London (change)
Sun 10°C / 10°C
Tomorrow 13°C / 11°C

Bees and bee flies


by Richard Jones

The south-facing fence of our garden is covered all over with ivy, and the leaves are prime basking territory for all manner of insects.


Solitary bee, Andrena speciesThe south-facing fence of our garden is covered all over with ivy, and the leaves are prime basking territory for all manner of insects. This last week, the solitary bees have started to reappear in droves. There are very many species all looking a bit like slimmer, racier relatives of the honeybee, and although they are notoriously difficult to identify, I've seen several species already. There are many males of the tawny mining bee, Andrena fulva, which is smaller, slighter and blacker than the rusty-red females. And there were several specimens of the distinctive large black and ashy white Andrena cineraria.

Lots of the bumblebee-like Anthophora plumipes have been darting about. The all-black females are often pursued by a posse of black and brown males. And one of the large spotted Melecta species was resting, just out of clear sight, at the very top of the hedge. They seem to favour the higher leaves, leaving the lower ones for hoverflies and blow-flies. I’m wondering if there is a biological reason for this.

Honeybees, bumblebees and social wasps all congregate around prominent branches or treetops when they mate. Males gather together at these vantage points and mark them with a scent which then attracts females. These 'social' insects go through this behaviour in autumn, and only the fertilised queens (females) survive through winter. In the 'solitary' species, the bees develop in their mainly subterranean nests, and although the grubs may finish feeding on the stored stocks of pollen and nectar cake laid in by their mother, and have developed into adults, they delay final emergence until spring. It is then the males that emerge first, often several days before females from the same nest. They then wait about until the females appear. I'm left wondering if my ivy hedge is a solitary bee lecking point.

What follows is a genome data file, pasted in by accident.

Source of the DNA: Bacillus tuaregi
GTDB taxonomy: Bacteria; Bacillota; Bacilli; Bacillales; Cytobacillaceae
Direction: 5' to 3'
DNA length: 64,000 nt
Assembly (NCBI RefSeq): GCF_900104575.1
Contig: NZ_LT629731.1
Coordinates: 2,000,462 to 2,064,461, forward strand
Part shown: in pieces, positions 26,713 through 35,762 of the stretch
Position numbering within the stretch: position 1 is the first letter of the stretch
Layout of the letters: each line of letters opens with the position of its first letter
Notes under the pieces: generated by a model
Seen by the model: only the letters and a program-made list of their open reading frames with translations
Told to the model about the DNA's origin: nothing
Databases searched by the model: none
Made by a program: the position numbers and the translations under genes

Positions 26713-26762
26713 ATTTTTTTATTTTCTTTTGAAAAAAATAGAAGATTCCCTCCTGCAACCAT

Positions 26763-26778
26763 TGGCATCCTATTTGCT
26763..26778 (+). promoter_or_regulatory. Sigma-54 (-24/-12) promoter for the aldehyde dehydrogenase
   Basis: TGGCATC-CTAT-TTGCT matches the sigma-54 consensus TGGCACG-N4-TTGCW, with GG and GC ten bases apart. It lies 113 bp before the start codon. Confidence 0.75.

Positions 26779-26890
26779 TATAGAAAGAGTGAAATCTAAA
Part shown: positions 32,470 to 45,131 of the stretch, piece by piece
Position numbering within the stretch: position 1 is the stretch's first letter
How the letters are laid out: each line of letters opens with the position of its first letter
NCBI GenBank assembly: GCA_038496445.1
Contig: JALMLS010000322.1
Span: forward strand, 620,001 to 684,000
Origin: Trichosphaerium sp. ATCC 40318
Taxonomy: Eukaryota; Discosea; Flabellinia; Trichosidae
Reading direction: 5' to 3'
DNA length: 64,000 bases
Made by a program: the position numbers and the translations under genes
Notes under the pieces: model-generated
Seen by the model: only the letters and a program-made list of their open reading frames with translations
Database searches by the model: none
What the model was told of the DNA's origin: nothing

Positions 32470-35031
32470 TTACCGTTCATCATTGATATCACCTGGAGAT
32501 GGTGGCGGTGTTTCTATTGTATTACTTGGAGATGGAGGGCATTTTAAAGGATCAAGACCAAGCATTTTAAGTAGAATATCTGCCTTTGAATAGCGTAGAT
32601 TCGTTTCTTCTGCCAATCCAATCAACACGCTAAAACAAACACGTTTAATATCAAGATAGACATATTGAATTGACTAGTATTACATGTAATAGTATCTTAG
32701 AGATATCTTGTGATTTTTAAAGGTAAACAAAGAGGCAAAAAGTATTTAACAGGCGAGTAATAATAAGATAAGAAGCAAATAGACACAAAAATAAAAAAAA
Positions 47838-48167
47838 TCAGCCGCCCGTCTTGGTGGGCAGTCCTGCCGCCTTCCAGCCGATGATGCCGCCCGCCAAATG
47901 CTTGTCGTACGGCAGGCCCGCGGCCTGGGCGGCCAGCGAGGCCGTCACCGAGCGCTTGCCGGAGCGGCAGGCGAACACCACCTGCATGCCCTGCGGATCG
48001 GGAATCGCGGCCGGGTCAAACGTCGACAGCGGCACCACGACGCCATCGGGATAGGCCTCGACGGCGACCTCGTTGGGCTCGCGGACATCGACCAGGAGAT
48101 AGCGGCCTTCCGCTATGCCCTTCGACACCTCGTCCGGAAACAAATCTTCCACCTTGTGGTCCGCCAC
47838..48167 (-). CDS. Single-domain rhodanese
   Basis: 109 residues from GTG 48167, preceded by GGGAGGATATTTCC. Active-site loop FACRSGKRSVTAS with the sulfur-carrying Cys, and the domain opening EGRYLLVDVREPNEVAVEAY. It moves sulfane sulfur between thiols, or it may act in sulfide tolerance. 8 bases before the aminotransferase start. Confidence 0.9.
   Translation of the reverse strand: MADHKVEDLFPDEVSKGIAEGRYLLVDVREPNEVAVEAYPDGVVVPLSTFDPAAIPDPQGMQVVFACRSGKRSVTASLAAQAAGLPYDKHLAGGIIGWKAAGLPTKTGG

As I patrol up and down trying to get a closer look at the various bees, I come across some other bundles of animated fluff. Two bee-flies, Bombylius major, are also sunning themselves here. They are smaller and tubbier than the bees, and have a distinct long straight pointed proboscis for sipping nectar while hovering in mid air. It's no coincidence that they are here too. When the bees start to dig their nest burrows in the loose soil, the bee-flies will be on hand to take advantage. They are brood parasites. With a characteristic bobbing flight, they flick their tiny bouncing-bomb eggs into the bee burrows. The bee-fly larvae quickly hatch, then eat pollen, nectar and host bee grubs.

The ivy is not just a sun-washed bee-dating market, it is a whole furry ecosystem.



Discuss this blog post

Talkback: Bees and bee flies
Your comment will appear after a quick registration step

Gardeners' World Web User 31/03/2011 at 07:43

And there was I thinking my ivy arbour over my old pear tree was just for the blackbirds. Thank you, Richard, for great blog on bees. I can't wait for this wind to die down to get out and do some voyeuring among the ivy.

Gardeners' World Web User 31/03/2011 at 14:34

Really interesting! Several people on our allotments have bees, and recently someone approached my Dad and I to ask if we would keep a hive for them on our half plot. She said the bees would fly straight up in the air so there was little risk of stinging. My Dad (87) isn't so sure, however. Any advice? http://www.mandysutter.com/reluctant-gardener-day-1/

Gardeners' World Web User 01/04/2011 at 06:45

There is a "Bee Week-end" at Easter at the Bristol University botanic Garden where I am sure all concerns about keeping bees will be answered. many people keep bees in cities now and I watched a beekeeper collect a swarm from the Garden last year. It seemed a very straightforward process and just think of the free honey, Mandy.

Gardeners' World Web User 01/04/2011 at 08:00

Thanks v much, Happymarion. Mmm, free honey does sound great! I love these dedicated days and weekends, though I probably won't make it as far as Bristol. We had a 'Potato Day' up here in Yorkshire last month.

Gardeners' World Web User 01/04/2011 at 16:07

I have a hive in my field where a local bee keeper keeps his bees. I don't have to do anything except thank him for some honey each autumn and enjoy the fact that I am helping bees by providing an insecticide free environment for them. At the moment I am sowing lots of seeds in my veggie plot to grow bee loving plants.Anyone interested should contact their local bee keeping association.

See more comments...